Community Fellowship Program

A Community Fellowship in Political Science

A Community Fellowship in Political Science is ideal for students who are interested in combining rigorous academic training with meaningful, community-based work.  While completing a master’s degree in Political Science (M.A.) or a master’s degree in Public Policy (M.P.P.), fellows work 15 hours per week at a participating agency, gaining hands-on experience in community and economic development, local politics and policy, social services, or public health. 

Students awarded a Community Fellowship are only financially responsible for nine credits of graduate school tuition, payable in three installments:  three credits are due in the fall, three in the spring, and three in the summer.  The Fellowship covers those tuition costs associated with the remaining 21 credits (thanks to support from both Lehigh University and partner agencies).

If you would like to be considered for a Community Fellowship in Political Science, please include a letter indicating your interest with your application. Information on how to apply for the M.A. or M.P.P. program is available here

Initial planning for the Community Fellows Program was made possible through funding from the Pennsylvania Campus Compact (PACC) and the Corporation for National Service.

 

Community Fellows Partner Agencies

 

Letter of Interest

Be sure that your Letter of Interest to apply for a Community Fellowship in Political Science answers the following questions:
• Why would you like to be a Community Fellow?
• What type of fellowship (at what kind of organization, doing what kind of work) would be your top choice?
• What would you bring to a community partner?
• How do you see this connecting to your academic coursework?

If you have further questions, please contact the Director of the Community Fellows Program, Karen Beck Pooley, at kbp312@lehigh.edu, or 610-758-2637.

 

Profiles of Political Science Community Fellows

 
Claudia Hanover

Community Fellow for Bradbury-Sullivan LGBT Community Center

Claudia spent her fellowship as a Development Assistant at Bradbury-Sullivan LGBT Community Center in Allentown, PA. The Center provides life-enriching arts and culture events, fundamental youth programming, critical health services, vibrant pride events, and essential supportive services to the LGBT community of eastern Pennsylvania. Through her work grant writing, managing donor relations, and coordinating fundraising events, Claudia was critical to the financial stability and longevity of the Center and its programs.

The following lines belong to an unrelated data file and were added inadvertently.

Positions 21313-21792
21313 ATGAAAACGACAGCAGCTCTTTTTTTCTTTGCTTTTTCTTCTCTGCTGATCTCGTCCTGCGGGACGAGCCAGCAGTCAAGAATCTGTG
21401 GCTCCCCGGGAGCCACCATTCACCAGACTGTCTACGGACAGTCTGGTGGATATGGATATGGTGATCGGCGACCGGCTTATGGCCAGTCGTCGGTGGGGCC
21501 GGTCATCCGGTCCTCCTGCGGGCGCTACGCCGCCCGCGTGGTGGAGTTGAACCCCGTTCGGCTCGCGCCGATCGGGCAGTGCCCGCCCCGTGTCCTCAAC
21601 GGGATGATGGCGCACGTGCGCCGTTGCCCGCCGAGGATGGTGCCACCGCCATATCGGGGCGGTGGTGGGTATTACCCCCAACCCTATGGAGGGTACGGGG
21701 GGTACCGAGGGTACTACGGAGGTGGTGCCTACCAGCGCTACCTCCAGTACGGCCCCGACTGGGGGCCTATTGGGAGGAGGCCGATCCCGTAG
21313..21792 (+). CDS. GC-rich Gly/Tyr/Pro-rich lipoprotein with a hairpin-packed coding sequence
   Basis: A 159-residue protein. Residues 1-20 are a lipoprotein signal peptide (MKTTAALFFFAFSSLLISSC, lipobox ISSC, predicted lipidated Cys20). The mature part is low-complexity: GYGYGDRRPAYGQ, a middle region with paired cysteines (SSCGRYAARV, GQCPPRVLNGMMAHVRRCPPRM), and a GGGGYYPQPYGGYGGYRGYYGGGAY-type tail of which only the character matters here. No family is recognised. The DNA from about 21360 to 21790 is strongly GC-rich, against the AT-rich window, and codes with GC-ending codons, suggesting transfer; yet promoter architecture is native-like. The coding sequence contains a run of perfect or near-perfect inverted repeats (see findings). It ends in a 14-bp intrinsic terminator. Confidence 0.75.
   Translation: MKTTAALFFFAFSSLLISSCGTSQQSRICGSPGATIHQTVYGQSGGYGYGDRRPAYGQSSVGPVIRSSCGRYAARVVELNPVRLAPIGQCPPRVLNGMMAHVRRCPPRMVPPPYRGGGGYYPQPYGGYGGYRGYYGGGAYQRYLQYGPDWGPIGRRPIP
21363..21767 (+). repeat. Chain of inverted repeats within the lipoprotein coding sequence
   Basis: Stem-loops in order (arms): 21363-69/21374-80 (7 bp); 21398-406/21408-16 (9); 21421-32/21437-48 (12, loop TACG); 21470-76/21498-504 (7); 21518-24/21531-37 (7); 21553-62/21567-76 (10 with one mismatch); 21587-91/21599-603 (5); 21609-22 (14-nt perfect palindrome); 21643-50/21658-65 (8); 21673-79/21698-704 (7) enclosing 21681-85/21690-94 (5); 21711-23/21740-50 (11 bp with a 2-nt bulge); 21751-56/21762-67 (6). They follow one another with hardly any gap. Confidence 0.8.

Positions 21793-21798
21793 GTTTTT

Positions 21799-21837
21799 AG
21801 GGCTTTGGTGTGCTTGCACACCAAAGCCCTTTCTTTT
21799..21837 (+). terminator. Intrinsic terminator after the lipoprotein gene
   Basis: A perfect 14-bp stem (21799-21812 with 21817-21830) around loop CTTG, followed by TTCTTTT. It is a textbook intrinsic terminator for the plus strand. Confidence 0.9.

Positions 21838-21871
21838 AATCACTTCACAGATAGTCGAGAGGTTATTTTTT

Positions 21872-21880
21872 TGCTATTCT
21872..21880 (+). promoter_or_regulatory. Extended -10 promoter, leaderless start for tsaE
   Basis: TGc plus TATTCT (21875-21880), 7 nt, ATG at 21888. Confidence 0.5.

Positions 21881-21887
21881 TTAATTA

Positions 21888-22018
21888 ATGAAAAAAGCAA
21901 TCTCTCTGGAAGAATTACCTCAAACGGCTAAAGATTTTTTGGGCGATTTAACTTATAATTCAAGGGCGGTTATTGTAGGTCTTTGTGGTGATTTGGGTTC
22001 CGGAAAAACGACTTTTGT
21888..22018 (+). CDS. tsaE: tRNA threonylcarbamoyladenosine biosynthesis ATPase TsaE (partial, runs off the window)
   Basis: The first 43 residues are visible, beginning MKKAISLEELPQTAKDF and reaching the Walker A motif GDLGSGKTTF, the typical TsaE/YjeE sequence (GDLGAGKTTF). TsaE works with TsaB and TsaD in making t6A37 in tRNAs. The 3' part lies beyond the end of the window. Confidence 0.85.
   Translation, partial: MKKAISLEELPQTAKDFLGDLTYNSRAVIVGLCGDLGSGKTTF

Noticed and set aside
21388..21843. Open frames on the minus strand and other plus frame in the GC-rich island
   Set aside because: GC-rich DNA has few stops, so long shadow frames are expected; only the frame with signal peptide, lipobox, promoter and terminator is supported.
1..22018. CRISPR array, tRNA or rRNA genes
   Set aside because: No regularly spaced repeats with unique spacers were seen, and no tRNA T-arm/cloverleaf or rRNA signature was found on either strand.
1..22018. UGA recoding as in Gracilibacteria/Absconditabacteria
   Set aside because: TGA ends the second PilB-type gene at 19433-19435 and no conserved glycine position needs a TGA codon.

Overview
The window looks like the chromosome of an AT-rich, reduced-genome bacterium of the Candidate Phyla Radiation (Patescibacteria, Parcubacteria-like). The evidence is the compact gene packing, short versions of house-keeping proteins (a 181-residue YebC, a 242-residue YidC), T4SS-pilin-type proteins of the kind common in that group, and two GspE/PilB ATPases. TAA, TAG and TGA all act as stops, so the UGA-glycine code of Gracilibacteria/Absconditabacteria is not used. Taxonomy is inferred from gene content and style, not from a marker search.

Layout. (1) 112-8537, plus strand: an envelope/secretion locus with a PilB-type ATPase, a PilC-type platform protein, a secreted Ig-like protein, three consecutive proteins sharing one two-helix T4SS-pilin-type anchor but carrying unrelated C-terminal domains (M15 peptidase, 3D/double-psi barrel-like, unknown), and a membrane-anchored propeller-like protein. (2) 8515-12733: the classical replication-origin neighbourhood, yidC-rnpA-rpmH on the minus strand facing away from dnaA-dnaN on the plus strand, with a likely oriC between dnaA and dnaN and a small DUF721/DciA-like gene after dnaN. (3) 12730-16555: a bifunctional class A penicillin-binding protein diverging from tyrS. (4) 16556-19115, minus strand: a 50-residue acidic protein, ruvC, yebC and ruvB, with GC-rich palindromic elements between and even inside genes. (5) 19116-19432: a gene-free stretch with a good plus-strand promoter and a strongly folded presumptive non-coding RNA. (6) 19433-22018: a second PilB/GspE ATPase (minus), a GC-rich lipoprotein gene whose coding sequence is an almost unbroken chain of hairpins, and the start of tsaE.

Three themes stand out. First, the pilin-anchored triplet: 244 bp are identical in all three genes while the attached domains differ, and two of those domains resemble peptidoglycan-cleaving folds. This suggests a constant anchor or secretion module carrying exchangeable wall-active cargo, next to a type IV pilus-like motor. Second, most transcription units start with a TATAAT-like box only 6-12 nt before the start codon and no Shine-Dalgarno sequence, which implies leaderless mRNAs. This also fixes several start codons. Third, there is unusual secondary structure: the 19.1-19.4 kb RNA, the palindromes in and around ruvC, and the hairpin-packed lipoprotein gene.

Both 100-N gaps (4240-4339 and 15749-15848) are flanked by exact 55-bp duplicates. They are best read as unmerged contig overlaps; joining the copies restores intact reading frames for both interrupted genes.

Lorena Bravo

Community Fellow for the City of Allentown’s Department of Planning and Zoning

As a Community Fellow, Lorena filled the role of Project Manager with the City of Allentown’s Department of Planning and Zoning.  She was responsible for the development and implementation of resident-driven “Neighborhood Scale Projects,” as well as the resident training and empowerment necessary to make those projects successful.  To do this, Lorena worked closely with community leaders, non-profit organizations, and local institutions.

 

 

Kavei Murangi

Community Fellow for Community Action Development Corporation of Bethlehem (CADCB)

As a Community Fellow, Kavei interviewed key stakeholders, organized and facilitated neighborhood meetings, and conducted resident surveys at community events to highlight resident-identified housing assets and challenges in South Bethlehem.  She also put together program and policy recommendations for CADCB and city officials.

 

 

Emma Rae Lewis

Community Fellow for Community Action Development Corporation of Bethlehem (CADCB)

While Emma was at CADCB, she developed and implemented a public input process to guide the new Southside neighborhood strategic plan, as well as a strategy for engaging residents, local businesses and other community stakeholders in the plan.  She helped the organization report its work accomplished in five impact areas: Business & Economic Sustainability, Housing, Development, Outdoors & Wellness, and Transforming Community Image.

 

 

Kali Collymore

Community Fellow for the City of Bethlehem Department of Community and Economic Development

Kali worked on Bethlehem’s efforts to reduce blight and raise the standard for quality housing in the city.  This required collecting, analyzing and mapping a range of data, researching best practices from other communities engaged in similar work, and making comprehensive policy recommendations to city staff and elected officials.

 

 

Leo Rooney

Community Fellow for Promise Neighborhoods of the Lehigh Valley (PNLV)

Leo conducted research for PNLV on criminal justice reform and restorative justice, focusing on the ways to best support residents’ reintegration.  This required interacting with community members, elected officials, and stakeholders on a weekly basis, and participating with End Mass Incarceration, a local advocacy group.